Another feature of the Cosmos ecosystem is the Cosmos software development kit (SDK), which allows developers to create Cosmos blockchains based on the Tendermint consensus algorithm. The Cosmos SDK is a powerful tool for developers because it offers the most common blockchain functionality, such as tokens, governance, and staking. In addition, developers can create plugins to add any extra features they need to their blockchain. In essence, the Cosmos SDK is the skeleton of blockchain, and the plugins are the flesh.
The ecosystem of Cosmos consists of a large array of innovative projects with a huge range of different applications. Below we highlight a few of the standout projects that were built using the Cosmos SDK.
Kava is an innovative decentralized finance (DeFi) protocol and decentralized applications (dApp). Kava utilises multiple cryptocurrencies to allow users to borrow and lend digital assets without the need for a traditional intermediary. Most DeFi projects are built on the Ethereum network, but the Kava developers argue that using Cosmos has allowed them to provide additional functionality. The Kava network’s native token, KAVA, is used to reward users who put up cryptocurrency that is used as collateral for the borrowing and lending system.
Binance Chain (BC) is a blockchain project that was built using the Cosmos SDK and Tendermint. BC serves as the foundation for Binance DEX, which is a decentralized exchange (DEX). Binance DEX serves as an alternative, decentralized marketplace for using, issuing, and exchanging digital assets.
Terra is a blockchain network that utilises a suite of algorithmic stablecoins to support DeFi ecosystems. Instead of using fiat as a reserve, Terra’s stablecoins use algorithms to control their supply. Terra stablecoins are essentially backed by the network’s multipurpose native token LUNA. LUNA can be used to participate in governance, pay for network fees, staking, and to peg stablecoins.
Akash is an innovative project in the world of cloud computing, which is currently dominated by Amazon, Google, and Microsoft. The Akash network provides a fast, efficient, and low-cost alternative for developers to deploy applications, such as websites or decentralized applications (dApps). The Akash network’s native token, AKT, can be used to pay for website or dApp deployments, as well as for staking, and governance.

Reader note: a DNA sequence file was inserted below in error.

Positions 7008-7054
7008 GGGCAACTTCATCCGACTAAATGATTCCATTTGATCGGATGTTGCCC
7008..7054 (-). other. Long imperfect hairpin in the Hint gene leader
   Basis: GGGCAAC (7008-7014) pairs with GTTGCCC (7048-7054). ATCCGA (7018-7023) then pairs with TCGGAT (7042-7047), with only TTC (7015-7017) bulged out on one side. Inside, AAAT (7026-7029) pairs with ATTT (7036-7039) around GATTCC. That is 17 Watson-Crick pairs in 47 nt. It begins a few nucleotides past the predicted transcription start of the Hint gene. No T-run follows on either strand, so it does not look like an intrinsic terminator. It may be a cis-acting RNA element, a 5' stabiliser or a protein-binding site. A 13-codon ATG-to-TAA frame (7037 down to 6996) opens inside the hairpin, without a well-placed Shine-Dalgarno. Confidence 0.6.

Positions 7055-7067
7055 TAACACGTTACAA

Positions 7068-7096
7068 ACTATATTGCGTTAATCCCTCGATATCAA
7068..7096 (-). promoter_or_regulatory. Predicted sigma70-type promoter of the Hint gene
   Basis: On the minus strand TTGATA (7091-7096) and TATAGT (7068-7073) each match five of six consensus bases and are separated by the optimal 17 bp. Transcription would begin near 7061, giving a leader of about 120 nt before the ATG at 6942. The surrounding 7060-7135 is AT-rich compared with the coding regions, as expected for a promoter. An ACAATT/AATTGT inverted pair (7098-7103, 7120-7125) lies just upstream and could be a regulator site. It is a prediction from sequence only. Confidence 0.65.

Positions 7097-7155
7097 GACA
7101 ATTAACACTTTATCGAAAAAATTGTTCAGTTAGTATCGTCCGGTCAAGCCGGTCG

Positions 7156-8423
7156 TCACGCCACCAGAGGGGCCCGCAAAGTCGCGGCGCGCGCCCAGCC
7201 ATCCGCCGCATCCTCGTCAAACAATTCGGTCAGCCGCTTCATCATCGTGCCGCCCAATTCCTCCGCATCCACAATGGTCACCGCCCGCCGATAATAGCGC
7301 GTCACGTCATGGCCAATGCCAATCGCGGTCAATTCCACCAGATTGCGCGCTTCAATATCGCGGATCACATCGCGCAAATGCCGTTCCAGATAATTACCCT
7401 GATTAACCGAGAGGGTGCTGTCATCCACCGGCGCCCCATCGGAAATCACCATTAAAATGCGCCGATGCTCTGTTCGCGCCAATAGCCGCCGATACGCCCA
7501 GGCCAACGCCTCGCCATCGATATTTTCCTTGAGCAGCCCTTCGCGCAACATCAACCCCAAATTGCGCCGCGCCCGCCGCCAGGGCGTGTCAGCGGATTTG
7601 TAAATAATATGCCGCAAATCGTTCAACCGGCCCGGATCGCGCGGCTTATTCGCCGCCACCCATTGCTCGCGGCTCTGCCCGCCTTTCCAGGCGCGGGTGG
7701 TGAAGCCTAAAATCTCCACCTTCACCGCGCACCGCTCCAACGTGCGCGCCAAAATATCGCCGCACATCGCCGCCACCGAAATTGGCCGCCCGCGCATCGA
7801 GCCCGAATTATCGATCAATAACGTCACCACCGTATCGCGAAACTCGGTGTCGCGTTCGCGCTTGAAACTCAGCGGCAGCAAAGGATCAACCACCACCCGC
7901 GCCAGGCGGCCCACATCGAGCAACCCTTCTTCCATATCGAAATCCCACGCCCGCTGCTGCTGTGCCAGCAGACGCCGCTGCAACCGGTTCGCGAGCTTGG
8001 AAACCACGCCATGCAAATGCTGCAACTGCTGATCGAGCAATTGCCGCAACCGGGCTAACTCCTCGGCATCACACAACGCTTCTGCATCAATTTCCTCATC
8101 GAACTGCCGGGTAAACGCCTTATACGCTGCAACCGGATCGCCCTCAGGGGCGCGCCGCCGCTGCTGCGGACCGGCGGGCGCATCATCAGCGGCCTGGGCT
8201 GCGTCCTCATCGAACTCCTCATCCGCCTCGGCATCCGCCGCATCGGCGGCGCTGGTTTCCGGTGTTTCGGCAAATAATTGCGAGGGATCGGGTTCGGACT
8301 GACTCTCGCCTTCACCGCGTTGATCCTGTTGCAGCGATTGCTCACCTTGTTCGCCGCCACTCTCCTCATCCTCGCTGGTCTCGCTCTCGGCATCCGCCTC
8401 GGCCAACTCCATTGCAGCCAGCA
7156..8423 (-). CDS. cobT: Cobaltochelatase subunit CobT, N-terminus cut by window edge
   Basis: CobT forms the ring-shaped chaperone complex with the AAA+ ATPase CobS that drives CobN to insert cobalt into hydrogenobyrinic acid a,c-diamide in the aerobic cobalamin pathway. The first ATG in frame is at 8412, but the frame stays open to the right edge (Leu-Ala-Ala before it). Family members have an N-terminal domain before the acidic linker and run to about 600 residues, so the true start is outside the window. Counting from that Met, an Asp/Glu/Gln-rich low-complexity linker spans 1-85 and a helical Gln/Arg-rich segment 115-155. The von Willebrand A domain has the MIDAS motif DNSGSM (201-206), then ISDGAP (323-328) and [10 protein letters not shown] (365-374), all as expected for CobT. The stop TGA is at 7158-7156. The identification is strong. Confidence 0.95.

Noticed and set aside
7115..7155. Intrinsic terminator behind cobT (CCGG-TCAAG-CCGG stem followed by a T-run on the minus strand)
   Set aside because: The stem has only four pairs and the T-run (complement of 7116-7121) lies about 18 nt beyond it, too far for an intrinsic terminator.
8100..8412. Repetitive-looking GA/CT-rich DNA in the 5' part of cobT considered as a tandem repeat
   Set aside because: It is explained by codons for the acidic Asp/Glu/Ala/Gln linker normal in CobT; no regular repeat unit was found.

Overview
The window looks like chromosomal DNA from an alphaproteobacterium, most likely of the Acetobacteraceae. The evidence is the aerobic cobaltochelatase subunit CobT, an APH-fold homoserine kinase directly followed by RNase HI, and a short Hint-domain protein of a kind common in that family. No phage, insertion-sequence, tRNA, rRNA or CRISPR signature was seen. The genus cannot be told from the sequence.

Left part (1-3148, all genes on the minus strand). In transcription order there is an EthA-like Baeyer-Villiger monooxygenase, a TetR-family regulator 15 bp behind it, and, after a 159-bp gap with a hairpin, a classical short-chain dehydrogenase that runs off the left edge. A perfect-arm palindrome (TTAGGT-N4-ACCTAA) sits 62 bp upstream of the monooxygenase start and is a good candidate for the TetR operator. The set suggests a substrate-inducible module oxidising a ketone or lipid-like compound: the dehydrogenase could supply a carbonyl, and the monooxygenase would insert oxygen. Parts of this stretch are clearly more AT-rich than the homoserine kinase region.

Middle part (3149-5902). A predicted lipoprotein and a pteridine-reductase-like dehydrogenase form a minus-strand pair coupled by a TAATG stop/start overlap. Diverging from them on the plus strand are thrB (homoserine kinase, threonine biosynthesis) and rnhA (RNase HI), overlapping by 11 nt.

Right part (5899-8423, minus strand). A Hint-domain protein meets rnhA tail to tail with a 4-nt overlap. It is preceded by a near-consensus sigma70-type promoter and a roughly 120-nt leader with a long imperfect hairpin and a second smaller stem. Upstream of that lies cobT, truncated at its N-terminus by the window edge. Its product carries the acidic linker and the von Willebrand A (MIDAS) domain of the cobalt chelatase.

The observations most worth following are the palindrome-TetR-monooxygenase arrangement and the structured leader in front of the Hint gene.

Important To Remember
These projects are offered only as examples of the diverse range of projects available in the Cosmos ecosystem. They are not intended to be investment advice. Always make sure to do your own research before investing in any new project.
What is the ATOM token?
The ATOM token powers the entire Cosmos ecosystem. It plays a large role in maintaining interoperability between all of the zones in the wider Cosmos network. ATOM tokens can be used for spending, holding, sending, or staking. ATOM is also a governance token, which means that users that stake ATOM are able to vote on network proposals and upgrades. (Voting power is determined by the amount of ATOM staked.)
How to buy ATOM
You can buy Cosmos (ATOM) from most large crypto exchanges. Swyftx is a popular crypto exchange in Australia and New Zealand where users can buy ATOM with low fees and store it in their personal crypto wallet. Swyftx users can also take advantage of our staking feature to stake Cosmos (ATOM) through their personal wallets.
From its inception, Cosmos was billed as the “internet of blockchains”. One blockchain to rule them all. The Cosmos ecosystem is incredibly diverse, ranging from decentralized finance and cloud computing to VPN services and decentralized exchanges. Cosmos has a very ambitious long-term goal: to reshape the internet as we know it, putting blockchains at the centre of everything. The foundations have well and truly been laid, now we have to wait and see how Cosmos evolves and how large its contribution will be to the crypto industry and blockchain technology.